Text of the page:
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Shibuya Love Hotel | © Kojach / Flickr
Shibuya Love Hotel | © Kojach / Flickr
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An Insider's Guide to Japan's Love Hotels

Picture of Dave Afshar
Updated: 5 March 2017
Japan is very much a “behind closed doors” society; what most Westerners might speak about openly and freely, even in the company of strangers, the Japanese will often keep to themselves. Sex and relationships, while typically discussed among close friends, are generally not spoken about as candidly as they might be in other countries. In the late 1960s, by-the-hour love hotels began popping up all over Japan, allowing young couples, secret lovers, and late-night hookups to have fun while keeping their affairs private.

A Brief History

Private “tea houses” with private rooms catering to prostitutes and their clients have existed in Japan since the Edo era (1603 – 1868), but the first contemporary rabu-ho (love hotel) opened in Osaka in 1968. Allowing guests to book hourly rooms as well as overnight, love hotels provided a quick and easy getaway for couples to do their business in private and get out. Today, there are an estimated 30,000 love hotels in Japan alone, though the concept has also become increasingly popular in South Korea and other East Asian countries.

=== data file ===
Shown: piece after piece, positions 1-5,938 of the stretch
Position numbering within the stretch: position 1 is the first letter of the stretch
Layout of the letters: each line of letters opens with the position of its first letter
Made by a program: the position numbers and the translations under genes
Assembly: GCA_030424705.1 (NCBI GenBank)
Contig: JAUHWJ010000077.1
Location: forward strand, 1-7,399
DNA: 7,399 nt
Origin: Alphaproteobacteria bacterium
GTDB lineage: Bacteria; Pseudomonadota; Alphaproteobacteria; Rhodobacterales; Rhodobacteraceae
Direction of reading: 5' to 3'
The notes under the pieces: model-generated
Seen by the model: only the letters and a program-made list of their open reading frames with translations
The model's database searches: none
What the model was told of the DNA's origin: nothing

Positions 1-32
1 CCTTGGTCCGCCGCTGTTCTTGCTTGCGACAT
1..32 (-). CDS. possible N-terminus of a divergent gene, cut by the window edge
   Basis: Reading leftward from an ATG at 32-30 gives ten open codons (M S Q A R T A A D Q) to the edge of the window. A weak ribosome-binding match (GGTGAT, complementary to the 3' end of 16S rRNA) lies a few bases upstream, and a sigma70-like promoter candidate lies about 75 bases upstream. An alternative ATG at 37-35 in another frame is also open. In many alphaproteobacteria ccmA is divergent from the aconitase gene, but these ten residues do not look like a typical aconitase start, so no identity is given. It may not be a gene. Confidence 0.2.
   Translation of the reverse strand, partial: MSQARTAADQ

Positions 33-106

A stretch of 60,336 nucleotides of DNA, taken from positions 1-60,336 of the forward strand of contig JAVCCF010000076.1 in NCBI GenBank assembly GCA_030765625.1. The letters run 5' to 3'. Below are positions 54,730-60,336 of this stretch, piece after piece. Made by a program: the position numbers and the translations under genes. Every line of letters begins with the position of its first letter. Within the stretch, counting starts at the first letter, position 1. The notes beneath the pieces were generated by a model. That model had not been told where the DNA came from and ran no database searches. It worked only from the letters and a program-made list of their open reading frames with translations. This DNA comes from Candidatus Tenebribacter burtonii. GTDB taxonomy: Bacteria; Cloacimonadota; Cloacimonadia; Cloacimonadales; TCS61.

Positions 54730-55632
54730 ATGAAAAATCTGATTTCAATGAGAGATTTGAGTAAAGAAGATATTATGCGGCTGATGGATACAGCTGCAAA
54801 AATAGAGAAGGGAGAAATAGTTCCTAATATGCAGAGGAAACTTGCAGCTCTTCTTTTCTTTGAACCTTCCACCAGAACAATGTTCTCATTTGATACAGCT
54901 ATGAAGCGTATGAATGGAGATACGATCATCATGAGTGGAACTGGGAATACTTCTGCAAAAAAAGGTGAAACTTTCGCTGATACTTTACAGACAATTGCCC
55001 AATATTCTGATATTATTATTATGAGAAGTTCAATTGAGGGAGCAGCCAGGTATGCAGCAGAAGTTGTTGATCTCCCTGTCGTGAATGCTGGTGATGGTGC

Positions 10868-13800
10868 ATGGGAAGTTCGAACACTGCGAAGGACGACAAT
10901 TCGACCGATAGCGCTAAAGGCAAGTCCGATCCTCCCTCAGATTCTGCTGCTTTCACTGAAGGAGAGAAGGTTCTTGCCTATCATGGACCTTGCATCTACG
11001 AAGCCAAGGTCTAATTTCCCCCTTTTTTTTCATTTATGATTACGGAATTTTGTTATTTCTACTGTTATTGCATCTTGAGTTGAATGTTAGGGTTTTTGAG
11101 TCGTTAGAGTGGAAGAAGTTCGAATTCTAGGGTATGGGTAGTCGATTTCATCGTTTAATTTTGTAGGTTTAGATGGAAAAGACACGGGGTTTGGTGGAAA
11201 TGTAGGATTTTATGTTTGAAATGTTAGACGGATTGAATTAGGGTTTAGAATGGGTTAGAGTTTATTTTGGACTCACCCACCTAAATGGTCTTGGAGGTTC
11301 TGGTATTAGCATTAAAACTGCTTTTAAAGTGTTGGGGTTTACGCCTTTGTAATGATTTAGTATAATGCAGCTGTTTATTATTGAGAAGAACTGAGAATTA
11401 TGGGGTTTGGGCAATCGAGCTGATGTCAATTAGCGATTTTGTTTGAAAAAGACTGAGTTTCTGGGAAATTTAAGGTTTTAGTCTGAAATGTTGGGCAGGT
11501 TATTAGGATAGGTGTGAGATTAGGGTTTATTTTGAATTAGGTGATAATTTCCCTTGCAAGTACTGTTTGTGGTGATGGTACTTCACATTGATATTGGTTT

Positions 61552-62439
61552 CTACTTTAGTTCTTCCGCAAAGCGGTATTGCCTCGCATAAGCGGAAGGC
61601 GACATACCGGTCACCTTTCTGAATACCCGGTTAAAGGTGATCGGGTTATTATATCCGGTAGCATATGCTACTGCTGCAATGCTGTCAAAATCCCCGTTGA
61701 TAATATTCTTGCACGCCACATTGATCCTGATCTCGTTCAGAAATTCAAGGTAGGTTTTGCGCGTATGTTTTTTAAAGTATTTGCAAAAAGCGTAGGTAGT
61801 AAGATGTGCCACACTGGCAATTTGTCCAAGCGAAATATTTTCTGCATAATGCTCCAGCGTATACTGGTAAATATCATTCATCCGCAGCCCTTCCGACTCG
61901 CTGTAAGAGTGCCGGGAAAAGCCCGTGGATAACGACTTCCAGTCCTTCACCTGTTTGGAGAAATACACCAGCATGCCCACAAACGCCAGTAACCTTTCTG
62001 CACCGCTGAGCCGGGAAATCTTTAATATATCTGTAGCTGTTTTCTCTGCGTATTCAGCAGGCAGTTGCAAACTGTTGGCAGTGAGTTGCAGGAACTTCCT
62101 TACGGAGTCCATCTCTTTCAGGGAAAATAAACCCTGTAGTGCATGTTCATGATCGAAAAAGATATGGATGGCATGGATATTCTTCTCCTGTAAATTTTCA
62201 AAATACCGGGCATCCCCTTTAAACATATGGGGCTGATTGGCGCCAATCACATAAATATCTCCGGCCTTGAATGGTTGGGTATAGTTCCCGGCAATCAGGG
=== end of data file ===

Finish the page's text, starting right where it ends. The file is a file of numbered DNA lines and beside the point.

How to Find One

Comedian Billy Crystal once said, “Women need a reason to have sex. Men just need a place”. Okay, Billy Crystal hasn’t been relevant in at least 20 years, but the point is that Japanese hotel owners share a similar philosophy. For this reason, roughly 90% of love hotels in Japan are designed by women; hotel owners typically want a cutesy or charming aesthetic from the outside to coax female guests into feeling comfortable enough to enter. Neon pink signs, fancy lettering, and quirky names are all tell-tale signs that you have not encountered a standard hotel.

Another way to identify a love hotel is by reading the price/stay information. Almost all love hotels offer a “rest” (hourly room) as well as an overnight stay option. For overnight stays, check out times are often determined by what time you check in. Guests stumbling in from the bars at 5:00 am will typically not be forced to check out at 10:00 am.

Shibuya - Hotel Sunreon (love hotel) 01 | © Joe Mabel / Flickr
Shibuya – Hotel Sunreon (love hotel) | © Joe Mabel / Flickr

What to Expect

Privacy is the #2 priority at every love hotel (perhaps you can guess what #1 is). Because of this, guests are never asked for any personal information or identification upon checking in. An opaque glass divider at the check-in window prevents hotel staff from being able to see customers’ faces. Guests simply choose the type of room they want, pay up front, and receive a room key. At some of the more modern hotels, the check-in process is completely automated, with customers selecting their rooms on a screen and depositing money into a machine.

Room quality can range from high-class penthouse suites to something you might expect from dark and dingy roadside motel. You get what you pay for.

Themed Hotels

While spontaneity is certainly a factor in the love hotel experience, curious couples traveling to Japan might want to do a little research before arriving. Japan is home to a vast number of bizarrely themed hotels complete with sex toys, adult movies, cages, heart-shaped Jacuzzis…the list goes on. Hey, sometimes it’s good to get a little weird.

Christmas-themed Love Hotel
Christmas-themed Love Hotel | © moon angel/Flickr